In only one setting, the Indo-German Watershed Development Program (IGWDP) in Maharashtra state, India, did Farrington and Boyd (1997) find these preconditions clearly defined at the program design phase (Appendix 2). Farrington and Lobo (1997) discuss the institutional arrangements that have ensured the involvement of all stakeholders. They conclude that the program has generated a technically sound, but at the same time participatory, watershed planning methodology, a coherent transition from capacity-building to full-scale implementation, and a practical framework for field-level collaboration among state departments, NGOs, and CBOs.

Improvements in production form only part of the IGWDP vision. In many respects, a more important part is the strengthening of local people’s capacity to draw on civil society. INRM involves essentially political questions within and between villages and with various levels of the administration. Progress cannot be made through local-level resources alone. Government provides technical support services and also much of the fabric necessary, in the form of legal and administrative systems. Local organizations must be able to engage with government in order to draw on these services and systems in ways that meet their needs.

Lessons from common-property management (group management)

Common-property management must be linked to human welfare as the major motivating force. The basic social requirement for achieving this is that the operative unit, the producer/user community, should be small enough for households to participate meaningfully. The question of scale is critical for community cohesion (Murphree 2000). The smallest social organization above the household—the village community—should be able to meet regularly to decide management issues, as was customary in traditional open governance. If a community is too large or too dispersed for free discourse between members, it is preferable that it divides into smaller entities, each of which is then represented by a coordinating body. The economic requirement is that the producer/user community must benefit from its labor through the sale of produce. This economic incentive provides the most important rationale for managing the resource. The institutional requirements are security of tenure for specific user groups, and regulations that evolve and are enforced locally.

Lessons from devolution of control for natural resource management

Williams (1998) and Murphree (2000) discuss the emerging problems of sustainable resource management. Essentially, the challenge is to devise governance arrangements that are supportive of the diverse needs of a variety of users, yet protective of the long-term productive capacity of these resources. The requirement is for local regime independence within the context of a larger, scalar interdependence. New and effective institutional arrangements are needed. A growing recognition of this need is evident. In most countries, state property regimes, in which government officials exercise exclusive decision-making powers, are being de-emphasized in favor of decentralized and participatory management of natural resources. The specific approach used to encourage active local participation varies from one country to another. In some, it has taken the form of legislative reform of land tenure and natural resource management policy conducted over time. In others, land-use planning based on “village territories” has become popular. In all cases, governments have sought to clarify tenure issues and to reinforce the rights of local communities to mange their resources through granting legal recognition and decision-making authority.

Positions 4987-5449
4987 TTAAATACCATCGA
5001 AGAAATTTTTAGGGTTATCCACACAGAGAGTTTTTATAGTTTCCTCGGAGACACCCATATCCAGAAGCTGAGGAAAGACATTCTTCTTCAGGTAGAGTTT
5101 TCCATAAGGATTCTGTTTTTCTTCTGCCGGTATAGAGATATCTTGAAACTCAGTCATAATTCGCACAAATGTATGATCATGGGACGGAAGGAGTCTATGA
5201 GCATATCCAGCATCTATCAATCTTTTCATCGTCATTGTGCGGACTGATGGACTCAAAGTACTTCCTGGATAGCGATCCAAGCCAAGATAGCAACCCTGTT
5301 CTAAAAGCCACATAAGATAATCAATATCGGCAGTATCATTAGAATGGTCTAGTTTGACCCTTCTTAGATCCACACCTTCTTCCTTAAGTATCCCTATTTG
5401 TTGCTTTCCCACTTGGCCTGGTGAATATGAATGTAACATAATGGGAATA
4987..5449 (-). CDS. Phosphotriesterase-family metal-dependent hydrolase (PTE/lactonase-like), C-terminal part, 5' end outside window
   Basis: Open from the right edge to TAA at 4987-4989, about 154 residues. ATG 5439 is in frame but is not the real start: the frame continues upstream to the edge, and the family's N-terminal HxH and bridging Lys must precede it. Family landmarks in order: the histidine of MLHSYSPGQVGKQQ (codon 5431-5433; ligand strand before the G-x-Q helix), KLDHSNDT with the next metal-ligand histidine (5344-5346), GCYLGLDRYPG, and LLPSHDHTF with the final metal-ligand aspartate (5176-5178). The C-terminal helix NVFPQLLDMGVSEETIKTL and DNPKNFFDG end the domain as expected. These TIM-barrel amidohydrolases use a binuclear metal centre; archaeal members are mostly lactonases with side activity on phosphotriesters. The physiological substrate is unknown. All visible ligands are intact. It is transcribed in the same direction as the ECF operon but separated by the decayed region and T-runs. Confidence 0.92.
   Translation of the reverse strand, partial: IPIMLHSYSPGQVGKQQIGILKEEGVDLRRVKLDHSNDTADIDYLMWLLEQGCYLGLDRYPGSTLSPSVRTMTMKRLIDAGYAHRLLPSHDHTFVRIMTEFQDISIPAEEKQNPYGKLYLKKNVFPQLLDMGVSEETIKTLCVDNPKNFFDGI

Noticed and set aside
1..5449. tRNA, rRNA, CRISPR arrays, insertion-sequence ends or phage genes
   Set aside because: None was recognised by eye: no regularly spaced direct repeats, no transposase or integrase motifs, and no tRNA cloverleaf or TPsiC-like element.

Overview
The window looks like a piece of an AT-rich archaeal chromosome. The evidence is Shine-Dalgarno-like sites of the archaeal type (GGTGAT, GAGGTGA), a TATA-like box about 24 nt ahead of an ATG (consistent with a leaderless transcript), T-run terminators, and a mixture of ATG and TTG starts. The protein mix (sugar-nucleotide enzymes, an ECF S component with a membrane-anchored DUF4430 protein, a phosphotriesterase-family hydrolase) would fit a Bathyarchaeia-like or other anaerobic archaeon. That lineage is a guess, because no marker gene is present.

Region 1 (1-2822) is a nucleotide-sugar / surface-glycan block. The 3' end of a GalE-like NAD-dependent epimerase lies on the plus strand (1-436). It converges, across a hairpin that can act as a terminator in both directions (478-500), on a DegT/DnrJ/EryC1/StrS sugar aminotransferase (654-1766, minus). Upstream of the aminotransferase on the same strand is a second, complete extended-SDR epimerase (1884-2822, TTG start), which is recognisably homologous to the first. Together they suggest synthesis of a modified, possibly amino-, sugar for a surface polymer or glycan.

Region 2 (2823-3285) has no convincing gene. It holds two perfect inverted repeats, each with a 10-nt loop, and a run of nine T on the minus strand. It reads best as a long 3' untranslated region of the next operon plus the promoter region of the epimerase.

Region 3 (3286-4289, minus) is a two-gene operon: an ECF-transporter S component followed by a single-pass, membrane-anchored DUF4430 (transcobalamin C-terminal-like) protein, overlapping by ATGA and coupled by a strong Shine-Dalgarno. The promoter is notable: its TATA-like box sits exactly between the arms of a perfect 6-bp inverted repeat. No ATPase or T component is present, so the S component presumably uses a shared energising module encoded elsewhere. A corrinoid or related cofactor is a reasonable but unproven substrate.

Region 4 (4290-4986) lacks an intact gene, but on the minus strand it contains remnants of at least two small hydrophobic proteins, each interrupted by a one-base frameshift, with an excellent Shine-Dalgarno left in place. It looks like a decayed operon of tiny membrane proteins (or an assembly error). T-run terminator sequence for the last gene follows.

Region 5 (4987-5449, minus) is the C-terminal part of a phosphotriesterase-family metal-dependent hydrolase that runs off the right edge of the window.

Van Zyl (1995) emphasizes that INRM must be people centered, but also states that:

To succeed in managing...managers must be in a position to see the whole picture, understand the resources, the customers, their needs and aspirations and to make wise decisions in the interests of all. This requires a holistic approach to management that integrates skills in engineering, economics, politics, social and environmental management. It involves the bringing together of various disciplines and the compilation and development of multidisciplinary teams of champions. Due to the ...site-specific nature of (water) resources in terms of physical properties, land use and people involved, it is not feasible to manage ...on a national basis without basing it on logical management units. Because we are dealing with a natural resource, driven by the hydrological cycle, it makes good sense to use river catchments as such units.

This is INRM as viewed from the top. Although this approach has many benefits, the crucial elements missing are local ownership and the incentive to undertake any INRM strategies that might be developed as part of this top-down approach. An alternative view is from the bottom, whereby INRM is seen as a means of scaling-up community-based schemes to the regional or catchment scale. This approach has advantages in terms of achieving local ownership of the process, but it has disadvantages with regard to structure, regulation, and equity. For example, communities developing projects in headwater catchments are unlikely to put a high priority on ensuring that the resources of downstream users are not adversely affected.